This is a question that I get every couple of weeks in email, so I think it's worth a blog entry.
"I'm interested in knowing more about where my food comes from, and towards that I'd like to slaughter my own pig and butcher it. Can I do that on your farm?"
For my farm, the answer is a qualified yes. But there's a simpler option at the bottom of this posting that you might want to look at.
1) you'll have to kill it in a legal way that I approve of. This post talks about slaughter issues and has a link to the humane slaughter laws in Washington state.
2) You'll have to spend the time it takes to finish the task in a day; you will probably need a couple of friends to make the work go faster.
3) If you want to scrape your pig, you'll have to bring at least a 3 gallon propane bottle to heat water. If you want to skin it you don't need the propane.
4) I can supply the tools and space to do the work, but you have to do the work; I cannot legally slaughter your animal. I will give you advice and general direction, but you must approach it with the mindset that you'll be doing all the processing.
That's the summary. Now lets talk about what it really means in detail
A pig is a bigger project than a chicken, or a turkey, but smaller than a cow. Because I'd prefer not to work on things after dark, I'd like you to start the process early in the morning. Preferably at 8am. That means we shoot the animal at 8am. You're at the farm gate at 7:30.
This gives you plenty of daylight to get the pig broken down and gives you an ample margin for error.
Skin or Scrape
It takes three people about 90 minutes to scrape the hair off a pig. You do this so that you can keep the skin on the finished product. If you want to make prosciutto out of the hams you'll want to leave the skin on, or if you're going to BBQ the whole pig, or you have some other plan to eat the skin (which is quite tasty, by the way).
If you're going to scrape the pig you'll need 3 gallons of propane to heat 15-20 gallons of water to near boiling. I use a 35 gallon galvanized trash can and a crab cooker to heat the water. Once the water is boiling you ladle it onto the dead pig. As the skin is scalded the hair rubs off. We use flat metal bars to rub the hair off. It comes off pretty easily. It takes 90 minutes to do this because you want to get every single hair off the pig. When we're almost done you use a small propane torch to scorch the hair off the ears and face, both place that are hard to scrape.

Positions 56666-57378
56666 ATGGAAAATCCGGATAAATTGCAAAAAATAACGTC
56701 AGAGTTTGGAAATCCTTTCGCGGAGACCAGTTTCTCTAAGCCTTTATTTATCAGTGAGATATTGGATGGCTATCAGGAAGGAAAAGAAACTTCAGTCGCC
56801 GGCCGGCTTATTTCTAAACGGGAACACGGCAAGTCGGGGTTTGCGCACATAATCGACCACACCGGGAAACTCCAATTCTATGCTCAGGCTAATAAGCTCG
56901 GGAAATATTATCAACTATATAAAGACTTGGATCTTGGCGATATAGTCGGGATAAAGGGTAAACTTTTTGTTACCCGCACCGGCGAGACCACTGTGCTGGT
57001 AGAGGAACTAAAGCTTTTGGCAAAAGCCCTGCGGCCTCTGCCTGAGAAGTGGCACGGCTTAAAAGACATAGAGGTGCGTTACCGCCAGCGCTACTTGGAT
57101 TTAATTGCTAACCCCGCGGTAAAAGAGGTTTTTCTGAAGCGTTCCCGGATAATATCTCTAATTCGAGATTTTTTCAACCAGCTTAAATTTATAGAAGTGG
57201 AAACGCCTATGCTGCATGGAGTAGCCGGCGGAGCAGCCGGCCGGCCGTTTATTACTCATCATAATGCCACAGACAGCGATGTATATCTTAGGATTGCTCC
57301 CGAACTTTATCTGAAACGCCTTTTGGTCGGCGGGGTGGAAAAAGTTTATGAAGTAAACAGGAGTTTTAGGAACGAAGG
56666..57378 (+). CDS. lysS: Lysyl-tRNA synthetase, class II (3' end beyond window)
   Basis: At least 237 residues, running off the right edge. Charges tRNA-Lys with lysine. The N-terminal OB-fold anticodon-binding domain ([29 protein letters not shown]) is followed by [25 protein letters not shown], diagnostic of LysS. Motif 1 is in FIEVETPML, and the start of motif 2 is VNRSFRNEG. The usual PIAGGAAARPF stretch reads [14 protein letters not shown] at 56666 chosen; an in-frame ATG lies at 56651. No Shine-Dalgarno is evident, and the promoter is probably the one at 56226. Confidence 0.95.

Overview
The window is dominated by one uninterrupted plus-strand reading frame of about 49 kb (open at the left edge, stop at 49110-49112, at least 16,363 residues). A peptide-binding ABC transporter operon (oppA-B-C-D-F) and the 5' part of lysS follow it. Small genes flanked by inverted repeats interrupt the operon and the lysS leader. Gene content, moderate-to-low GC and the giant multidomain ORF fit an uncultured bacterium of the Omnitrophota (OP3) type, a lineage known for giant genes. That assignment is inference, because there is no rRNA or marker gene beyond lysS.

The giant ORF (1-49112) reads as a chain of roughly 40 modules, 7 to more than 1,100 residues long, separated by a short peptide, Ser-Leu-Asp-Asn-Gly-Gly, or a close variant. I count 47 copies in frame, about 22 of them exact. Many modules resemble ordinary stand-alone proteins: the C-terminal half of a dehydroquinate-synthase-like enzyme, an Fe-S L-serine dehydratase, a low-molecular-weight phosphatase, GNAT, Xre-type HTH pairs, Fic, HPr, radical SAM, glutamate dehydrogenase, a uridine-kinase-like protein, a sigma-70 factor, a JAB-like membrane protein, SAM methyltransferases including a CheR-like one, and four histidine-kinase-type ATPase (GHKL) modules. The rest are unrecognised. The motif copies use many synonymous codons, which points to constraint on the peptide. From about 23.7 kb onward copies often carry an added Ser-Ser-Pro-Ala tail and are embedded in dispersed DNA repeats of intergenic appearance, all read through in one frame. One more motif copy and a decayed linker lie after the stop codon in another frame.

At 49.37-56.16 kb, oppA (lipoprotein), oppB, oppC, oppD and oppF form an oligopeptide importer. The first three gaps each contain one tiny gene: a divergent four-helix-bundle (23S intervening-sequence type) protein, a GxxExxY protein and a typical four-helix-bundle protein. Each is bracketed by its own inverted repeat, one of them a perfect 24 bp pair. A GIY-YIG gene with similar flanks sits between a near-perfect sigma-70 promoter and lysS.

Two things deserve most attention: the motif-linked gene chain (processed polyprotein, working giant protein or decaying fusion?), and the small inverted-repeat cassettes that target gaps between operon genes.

Skinning is faster, and if you're going to do a traditional ham cure you don't need the skin on it. But skinning an animal like a pig is a craft, and it's going to take some time as well. it's just faster than scraping. The goal is to leave as much of the fat on the animal as you can. It's not complicated; you cut off the trotters, and then skin each leg down to the torso, and then make a shallow cut along the belly, and slowly work the skin down either side of the pig until it's only attached at the back. Then you hoist the pig and pull the skin of the back. Done property, only the skin will be dirty, the meat will be clean and hanging.
Gutting (aka "field dressing")
I've posted pictures of this process on the blog.
The basic task here is to get the guts out of the animal while minimizing the chances of contamination. Basically it means you take care to not puncture the guts and get the whole mass out of the animal.
You split the animal into two 'halves' to make the subsequent cutting easier. You can do this with a power saw or a hand saw, taking care to split the vertebra evenly. You usually start from the rear of the pigs and then split the head with an axe or cleaver.
At this point you'll end up with a half or whole pig that can be delivered to a meat cutter and they'll cut it up further for you.
You can do all of the above OR
we can schedule in a farm slaughter guy, who will shoot, stick, gut and halve the pig and transport the halves to a meat cutting shop were they'll cut it into the retail cuts per your instructions for $.60/lb, or roughly $70, for a total cost of $85 per half.
I may be able to get the meat shop to let you be there during the cutting of your pig if you'd like to watch or participate. I haven't approached one of these guys with that request before, but I'm pretty sure we can arrange it.
You'll find links at the bottom of my blog for websites that have pictorial step-by-step instructions on how to break a pig down from a half a pig into the various retail cuts. They do a much better job than I can do here, and I'm glad they're there. I'd estimate that breaking a half a pig will take you about 4 hours the first time you do it, provided you have all of the tools, but you make your own call.
5 hours ago